Duplex stainless steels in the pipe production - a historical review and new findings

    From exotic material to commodity

    ...continuation of our previous newsletter

    Duplex stainless steels

    Weldability of Duplex Stainless Steels during Pipe Production
    All common arc welding processes are applicable during the production of welded pipes made of duplex stainless steels. If the process is applied without filler metal, as in mechanized TIG and Plasma welding, electron beam or laser beam welding, special precautions need to be taken. The high cooling rates after electron beam and laser welding affect the ferrite/austenite transformation and are beneficial for an equilibrium ratio of ferrite and austenite. However, should the cooling rates be too high, a surplus of ferrite in the weld can be developed resulting in a reduction of toughness, ductility or corrosion resistance.
    Welding without filler metal is generally followed by a solution annealing in the pipe production.

    During inert gas welding processes, the use of nitrogen containing inert gases helps to balance the austenite/ferrite ratio in the weld. The austenite/ferrite ratio in the heat affected zone (HAZ) can only be influenced by means of a precise control of the heat input during welding. High temperatures during welding lead to ferrite formation in the weld area. During heating above 1,100 °C, the zone of stable ferrite is reached, which is transformed to austenite with
    an amount of 50 % during cooling. The degree of austenite formation is a kinetically influenced process, thus depending on the cooling rate. In order to achieve a balance of 30 to 65 % ferrite in the weld filler, metals with higher nickel contents - of up to about 2 or 5 % higher than the base metal - are commonly used.

    Chemical composition of duplex filler metals

    Chemical composition of duplex filler metals

    Welding Parameters are crucial
    The following parameters influence the ferrite/austenite ratio during welding:

    • the energy input per unit length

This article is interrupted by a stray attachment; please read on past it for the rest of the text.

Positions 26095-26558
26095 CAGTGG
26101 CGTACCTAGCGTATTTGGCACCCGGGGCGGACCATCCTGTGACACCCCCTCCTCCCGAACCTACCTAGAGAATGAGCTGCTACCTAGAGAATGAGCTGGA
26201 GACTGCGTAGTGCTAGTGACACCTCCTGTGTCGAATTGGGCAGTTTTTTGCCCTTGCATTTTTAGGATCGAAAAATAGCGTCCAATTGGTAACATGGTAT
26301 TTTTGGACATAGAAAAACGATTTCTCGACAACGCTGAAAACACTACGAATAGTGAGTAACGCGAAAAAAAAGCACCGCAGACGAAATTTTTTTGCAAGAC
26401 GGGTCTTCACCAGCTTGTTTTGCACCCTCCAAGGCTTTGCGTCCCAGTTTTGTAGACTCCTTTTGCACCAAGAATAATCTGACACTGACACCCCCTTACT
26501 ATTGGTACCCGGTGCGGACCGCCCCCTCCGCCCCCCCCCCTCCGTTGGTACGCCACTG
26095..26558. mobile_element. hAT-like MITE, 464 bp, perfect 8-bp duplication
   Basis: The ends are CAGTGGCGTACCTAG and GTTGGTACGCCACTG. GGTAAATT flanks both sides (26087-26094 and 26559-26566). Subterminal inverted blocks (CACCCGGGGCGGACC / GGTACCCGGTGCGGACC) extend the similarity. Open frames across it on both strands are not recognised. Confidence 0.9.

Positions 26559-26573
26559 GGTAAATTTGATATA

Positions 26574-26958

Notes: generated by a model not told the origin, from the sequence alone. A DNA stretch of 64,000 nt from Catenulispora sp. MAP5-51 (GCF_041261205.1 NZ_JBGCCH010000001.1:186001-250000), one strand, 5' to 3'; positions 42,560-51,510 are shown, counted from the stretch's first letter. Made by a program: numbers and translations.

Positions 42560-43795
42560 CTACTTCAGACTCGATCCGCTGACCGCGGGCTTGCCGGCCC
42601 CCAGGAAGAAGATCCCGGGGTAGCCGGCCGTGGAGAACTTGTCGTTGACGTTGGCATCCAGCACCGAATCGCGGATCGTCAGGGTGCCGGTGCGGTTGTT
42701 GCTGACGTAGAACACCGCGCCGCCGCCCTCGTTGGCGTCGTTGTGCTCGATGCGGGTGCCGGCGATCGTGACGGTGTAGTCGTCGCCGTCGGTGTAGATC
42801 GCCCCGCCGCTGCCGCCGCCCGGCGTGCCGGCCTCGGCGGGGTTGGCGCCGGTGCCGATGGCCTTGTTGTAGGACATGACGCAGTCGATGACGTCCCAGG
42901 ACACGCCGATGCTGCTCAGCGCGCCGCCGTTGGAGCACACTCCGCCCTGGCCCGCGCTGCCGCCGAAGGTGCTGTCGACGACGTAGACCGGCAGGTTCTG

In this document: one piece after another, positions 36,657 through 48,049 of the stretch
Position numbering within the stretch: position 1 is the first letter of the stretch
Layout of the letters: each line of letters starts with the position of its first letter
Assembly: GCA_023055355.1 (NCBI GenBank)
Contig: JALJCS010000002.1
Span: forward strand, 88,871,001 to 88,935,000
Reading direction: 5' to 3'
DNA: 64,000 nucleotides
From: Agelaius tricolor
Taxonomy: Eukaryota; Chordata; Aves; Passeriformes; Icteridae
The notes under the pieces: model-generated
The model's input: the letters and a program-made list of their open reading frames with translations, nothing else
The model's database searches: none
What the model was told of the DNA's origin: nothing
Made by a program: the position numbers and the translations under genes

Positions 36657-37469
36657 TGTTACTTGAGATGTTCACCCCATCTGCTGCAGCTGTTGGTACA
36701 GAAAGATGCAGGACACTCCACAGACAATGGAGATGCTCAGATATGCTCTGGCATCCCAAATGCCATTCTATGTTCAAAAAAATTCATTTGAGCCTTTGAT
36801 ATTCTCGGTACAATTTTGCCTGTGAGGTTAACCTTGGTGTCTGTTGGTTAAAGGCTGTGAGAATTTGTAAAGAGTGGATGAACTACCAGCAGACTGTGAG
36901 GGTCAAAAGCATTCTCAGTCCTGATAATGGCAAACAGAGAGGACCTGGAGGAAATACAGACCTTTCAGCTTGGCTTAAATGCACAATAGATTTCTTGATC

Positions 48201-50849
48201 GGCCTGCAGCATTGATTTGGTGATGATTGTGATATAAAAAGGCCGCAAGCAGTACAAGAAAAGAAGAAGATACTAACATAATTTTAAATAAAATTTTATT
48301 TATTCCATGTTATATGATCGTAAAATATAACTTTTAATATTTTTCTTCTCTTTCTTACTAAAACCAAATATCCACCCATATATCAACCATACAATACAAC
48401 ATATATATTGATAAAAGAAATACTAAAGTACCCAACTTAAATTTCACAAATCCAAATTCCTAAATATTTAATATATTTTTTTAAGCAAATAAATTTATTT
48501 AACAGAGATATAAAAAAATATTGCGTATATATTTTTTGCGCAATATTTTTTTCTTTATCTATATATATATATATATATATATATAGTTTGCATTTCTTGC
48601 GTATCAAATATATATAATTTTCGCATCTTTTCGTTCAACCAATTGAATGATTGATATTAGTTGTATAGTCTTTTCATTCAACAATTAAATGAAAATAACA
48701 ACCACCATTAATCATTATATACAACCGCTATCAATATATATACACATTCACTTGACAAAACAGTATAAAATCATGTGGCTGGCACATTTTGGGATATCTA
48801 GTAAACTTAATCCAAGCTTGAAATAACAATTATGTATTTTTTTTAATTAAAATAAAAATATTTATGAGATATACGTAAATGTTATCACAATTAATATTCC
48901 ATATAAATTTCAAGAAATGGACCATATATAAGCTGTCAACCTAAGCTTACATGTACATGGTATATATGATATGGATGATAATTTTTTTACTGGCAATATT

• the interpass temperature
    • the chemical composition of the filler metal
    • the composition of the inert gas
    • the final heating after welding

    The arc energy during welding is directly influenced by the welding parameters (amperage, voltage and travel speed). During the mandatory welding procedure qualification, the threshold values are determined. The energy input per unit length has less influence on the ferrite/austenite ratio in the weld than the chemical analysis of the filler metal. However it significantly influences the grain size in the weld and heat affected zone (HAZ) as well as the austenite/ferrite ratio at the fusion line and the heat affected zone.
    The maximum allowable interpass temperatures, as published in the literature, are:

    • 150 °C for lean duplex stainless steels,
    • between 175 and 250 °C for standard duplex stainless steels and
    • maximum 150 °C for superduplex stainless steels.

    From that, it can be concluded that lean and superduplex stainless steels with a chemical composition near the thresholds of austenite/ferrite duplex stability show less tolerance towards the allowable interpass temperatures. Today, the chemical composition of filler metals is designed in order to suppress ferrite formation in the weld. Due to an increased nickel content of 9 up to 11 % Ni, the austenite ratio in the weld lies above the base material.

    Using Shielding Gases